Conversely, once we get to the end of Seven, we finally get a grasp of what Die Vielharmoniker is capable of. How Deep Is Your Love is a classic Bee Gees love song. Listening to this version, I am transported back to hearing this song with my dad on his old cassette tapes. The piece is timeless, well-framed, and very soulful. Immediately after, Mr. Blue Sky is fun and bouncy. I can't help but tap my feet along with it. The use of digital altering in the bridge just helps to mirror the original composition by Electric Light Orchestra, and it keeps the track moving. The album closes with Mas Que Nada, a classic Brazillian samba guaranteed to make your head bob along with the beat. Overall, a bit more work to keep arrangements moving forward while adding more impact and imagination would be appreciated, but these songs are a classic example of a well done, "no problems here" walk down memory lane.

Overall, I would love to see more of the second half of this album. I want to see more of these well-executed throwbacks that just transport the listener to another time. Seven has some wonderful moments, and I would love to see what Die Vielharmoniker does when the group perfects its craft and helps us remember the past, one throwback at a time.


Tuning / Blend 2
Energy / Intensity 4
Innovation / Creativity 3
Soloists 3
Sound / Production 3
Repeat Listenability 3
Tracks
1 Walk Like an Egyptian 3
2 Girls Girls Girls 2
3 Africa 2
4 Honey Pie 3
5 How Deep Is Your Love 3
6 Mr. Blue Sky 4
7 Mas Que Nada 4

In many ways, Die Vielharmoniker's Seven is probably more entertaining and fun for me than its technical prowess should warrant. There's a bubbly energy and enthusiasm to it that few a cappella albums of even higher skill levels tend to harness.

From a purely technical standpoint, there are many angles from which I can offer critique for Seven. The song choice is pretty generic and is predominantly "stereotypical a cappella". Many of the songs such as Africa, Walk Like an Egyptian, and Mr. Blue Sky have been far overdone in the style already.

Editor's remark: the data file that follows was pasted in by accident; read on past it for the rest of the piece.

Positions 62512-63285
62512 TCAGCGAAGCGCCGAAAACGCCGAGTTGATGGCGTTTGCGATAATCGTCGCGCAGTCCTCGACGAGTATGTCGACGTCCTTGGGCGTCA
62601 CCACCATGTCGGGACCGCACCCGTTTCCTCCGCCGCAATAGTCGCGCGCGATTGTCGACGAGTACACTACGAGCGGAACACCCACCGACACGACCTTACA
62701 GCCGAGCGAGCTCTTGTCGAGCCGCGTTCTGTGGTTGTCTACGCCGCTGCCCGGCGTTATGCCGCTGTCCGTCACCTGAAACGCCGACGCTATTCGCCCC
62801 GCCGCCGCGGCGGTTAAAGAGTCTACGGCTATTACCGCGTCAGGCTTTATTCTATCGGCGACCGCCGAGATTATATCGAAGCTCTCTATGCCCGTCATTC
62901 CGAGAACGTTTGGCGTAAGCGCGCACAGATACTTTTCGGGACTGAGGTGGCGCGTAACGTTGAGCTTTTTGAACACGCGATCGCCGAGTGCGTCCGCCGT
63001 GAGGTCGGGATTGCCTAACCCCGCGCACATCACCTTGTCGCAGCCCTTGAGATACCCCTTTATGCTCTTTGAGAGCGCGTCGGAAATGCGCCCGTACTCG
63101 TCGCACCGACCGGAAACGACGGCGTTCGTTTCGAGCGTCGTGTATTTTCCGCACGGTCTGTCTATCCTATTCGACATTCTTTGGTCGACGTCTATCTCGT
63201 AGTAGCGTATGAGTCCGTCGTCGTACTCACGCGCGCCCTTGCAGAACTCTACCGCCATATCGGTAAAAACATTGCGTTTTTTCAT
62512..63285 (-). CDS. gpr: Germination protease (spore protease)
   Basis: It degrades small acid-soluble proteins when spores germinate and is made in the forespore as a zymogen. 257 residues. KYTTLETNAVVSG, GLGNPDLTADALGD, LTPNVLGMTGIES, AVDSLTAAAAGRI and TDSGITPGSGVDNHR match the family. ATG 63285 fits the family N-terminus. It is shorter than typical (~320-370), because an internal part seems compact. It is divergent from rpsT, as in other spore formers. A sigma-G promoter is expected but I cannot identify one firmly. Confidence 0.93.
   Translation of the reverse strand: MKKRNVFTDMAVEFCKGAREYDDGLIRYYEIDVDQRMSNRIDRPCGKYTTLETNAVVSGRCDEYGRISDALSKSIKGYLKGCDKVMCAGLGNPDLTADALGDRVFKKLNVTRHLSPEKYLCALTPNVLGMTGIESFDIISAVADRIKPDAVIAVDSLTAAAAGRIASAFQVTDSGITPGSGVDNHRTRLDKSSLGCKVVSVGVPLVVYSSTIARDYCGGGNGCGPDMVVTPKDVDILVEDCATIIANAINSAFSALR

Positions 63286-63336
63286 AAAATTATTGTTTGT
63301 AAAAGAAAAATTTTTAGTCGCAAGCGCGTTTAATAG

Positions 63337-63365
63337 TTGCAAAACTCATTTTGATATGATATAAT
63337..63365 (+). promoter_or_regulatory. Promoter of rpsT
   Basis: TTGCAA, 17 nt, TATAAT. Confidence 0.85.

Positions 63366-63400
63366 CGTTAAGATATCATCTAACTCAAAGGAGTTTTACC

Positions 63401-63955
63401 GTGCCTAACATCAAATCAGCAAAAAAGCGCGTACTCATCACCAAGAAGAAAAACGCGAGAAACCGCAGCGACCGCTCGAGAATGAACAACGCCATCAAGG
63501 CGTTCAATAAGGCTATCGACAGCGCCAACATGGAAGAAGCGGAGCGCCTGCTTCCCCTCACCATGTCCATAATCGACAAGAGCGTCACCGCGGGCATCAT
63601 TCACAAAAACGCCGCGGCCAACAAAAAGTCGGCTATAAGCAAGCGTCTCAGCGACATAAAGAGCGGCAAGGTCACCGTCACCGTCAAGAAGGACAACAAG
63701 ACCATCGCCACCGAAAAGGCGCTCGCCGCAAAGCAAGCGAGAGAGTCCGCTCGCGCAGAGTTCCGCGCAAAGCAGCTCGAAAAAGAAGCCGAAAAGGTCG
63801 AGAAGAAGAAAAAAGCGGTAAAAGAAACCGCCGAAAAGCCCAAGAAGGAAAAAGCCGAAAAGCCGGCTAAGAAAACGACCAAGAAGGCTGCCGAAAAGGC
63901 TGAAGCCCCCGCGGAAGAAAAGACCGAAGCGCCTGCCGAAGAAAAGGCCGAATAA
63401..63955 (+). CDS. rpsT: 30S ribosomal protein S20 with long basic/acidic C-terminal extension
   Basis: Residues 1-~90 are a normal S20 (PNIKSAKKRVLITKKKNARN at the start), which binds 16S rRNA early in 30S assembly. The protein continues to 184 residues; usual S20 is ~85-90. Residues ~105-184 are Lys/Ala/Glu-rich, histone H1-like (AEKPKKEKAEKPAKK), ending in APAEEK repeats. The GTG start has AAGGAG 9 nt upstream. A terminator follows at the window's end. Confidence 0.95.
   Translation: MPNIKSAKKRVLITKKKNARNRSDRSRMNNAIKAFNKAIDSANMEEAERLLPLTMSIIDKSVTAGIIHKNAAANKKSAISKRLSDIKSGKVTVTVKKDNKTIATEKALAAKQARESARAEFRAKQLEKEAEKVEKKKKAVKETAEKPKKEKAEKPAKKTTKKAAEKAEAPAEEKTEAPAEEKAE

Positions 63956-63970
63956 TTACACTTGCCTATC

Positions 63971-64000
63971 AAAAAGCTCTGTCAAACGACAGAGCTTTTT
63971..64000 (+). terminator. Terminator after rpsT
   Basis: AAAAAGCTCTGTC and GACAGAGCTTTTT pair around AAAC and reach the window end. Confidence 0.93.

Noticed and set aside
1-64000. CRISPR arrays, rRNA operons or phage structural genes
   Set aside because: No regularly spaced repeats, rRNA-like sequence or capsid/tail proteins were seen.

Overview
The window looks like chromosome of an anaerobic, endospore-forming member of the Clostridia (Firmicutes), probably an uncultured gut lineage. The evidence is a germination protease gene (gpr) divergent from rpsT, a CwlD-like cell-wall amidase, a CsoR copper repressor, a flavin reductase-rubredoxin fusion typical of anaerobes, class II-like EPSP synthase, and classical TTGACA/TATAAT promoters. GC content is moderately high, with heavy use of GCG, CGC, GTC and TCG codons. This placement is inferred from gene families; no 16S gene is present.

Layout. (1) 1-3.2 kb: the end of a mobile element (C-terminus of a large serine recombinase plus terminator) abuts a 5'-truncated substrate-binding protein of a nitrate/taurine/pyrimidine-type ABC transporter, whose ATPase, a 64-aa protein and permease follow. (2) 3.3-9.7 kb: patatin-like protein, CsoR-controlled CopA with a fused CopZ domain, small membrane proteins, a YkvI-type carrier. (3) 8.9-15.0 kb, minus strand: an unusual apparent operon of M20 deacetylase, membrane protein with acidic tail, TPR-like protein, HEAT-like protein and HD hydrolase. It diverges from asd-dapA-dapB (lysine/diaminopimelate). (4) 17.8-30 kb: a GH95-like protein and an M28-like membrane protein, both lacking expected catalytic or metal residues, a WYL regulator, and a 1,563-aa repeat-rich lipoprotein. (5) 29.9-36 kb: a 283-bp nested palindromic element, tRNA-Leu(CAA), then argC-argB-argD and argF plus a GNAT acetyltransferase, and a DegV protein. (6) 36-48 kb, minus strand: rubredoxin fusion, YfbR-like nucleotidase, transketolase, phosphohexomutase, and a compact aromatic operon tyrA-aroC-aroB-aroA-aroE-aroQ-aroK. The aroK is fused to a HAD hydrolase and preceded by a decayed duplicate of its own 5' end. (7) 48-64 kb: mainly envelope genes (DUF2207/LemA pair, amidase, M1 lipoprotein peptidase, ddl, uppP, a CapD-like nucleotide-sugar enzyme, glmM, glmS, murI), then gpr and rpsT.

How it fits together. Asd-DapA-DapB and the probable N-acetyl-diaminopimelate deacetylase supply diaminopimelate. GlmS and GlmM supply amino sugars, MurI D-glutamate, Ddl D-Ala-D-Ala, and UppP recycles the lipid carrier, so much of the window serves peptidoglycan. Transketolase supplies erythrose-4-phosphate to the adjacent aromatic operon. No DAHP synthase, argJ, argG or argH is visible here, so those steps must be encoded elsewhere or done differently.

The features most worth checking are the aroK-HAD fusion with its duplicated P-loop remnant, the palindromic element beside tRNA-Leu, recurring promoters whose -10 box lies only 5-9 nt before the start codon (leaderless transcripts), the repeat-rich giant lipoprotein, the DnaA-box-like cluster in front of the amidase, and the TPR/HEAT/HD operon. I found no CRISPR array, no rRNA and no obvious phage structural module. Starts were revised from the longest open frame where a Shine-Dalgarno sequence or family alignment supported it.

With the exception of a couple of standouts, soloists tend to sing individual notes and words as isolated entities, rather than as phrases with a musical arc. Arrangements are solid but mostly stick to direct imitation of the instrumentation found in the original songs, rather than taking creative liberties and empowering the voices. This leads to frequently, extremely cheesy uses of background voices. More subtle-yet-important musical moments are not utilized in the best possible way; phrase endings can feel choppy, dynamics are often static, and many climactic moments are underdeveloped. Production work is solid — voices are crisp and placed well — but it doesn't elevate the voices much beyond that, and the mixing effects are hit-or-miss.

That being said, I still have quite a bit of fun with this album. I love how eclectic and varied the voices are; soloists don't try to fit a mold or imitate each other or the soloists they cover. I really wish liner notes were included in this album, because I want to keep better track of who was singing where. While not always singing with the most intensity, the singers sound like they had fun recording this album — and that's contagious to the listener. The album doesn't overstay its welcome either; Seven maintains its momentum most of the way through and is neither half-baked nor bloated at a solid seven songs.

Both my critiques and praises for the album become more and less noticeable in different sections. The flaws are most apparent and overshadow the album's strong points on the choppy and harmonically uninteresting Girls Girls Girls as well as on Africa, the only song on the album that I feel completely lacks any bubbly energy or enthusiasm. On the other hand, Mr. Blue Sky is filled to the brim with joyful energy, and it shows off the eclectic variety of voices well. Mas Que Nada is the best-arranged song on the album with its consistently organic use of the background vocals. Additionally, the unmoving dynamics feel less static and more evocative of a consistent vibe here.

This places my overall thoughts on the album somewhere down the middle. On one hand, my hyper-analytical mindset can't help but notice all the areas for improvement in voice work, blend, musical choices, arrangements, soloist work, and production. On the other hand, Die Vielharmoniker's unfiltered nature combined with the heavy enthusiasm behind it compel me to ignore these technical observances much of the time. I'd love for the group to gain some technical coaching and exposure to more varied song selection, all while retaining the effervescence of Seven. The potential shown here makes me excited to hear what's next for Die Vielharmoniker.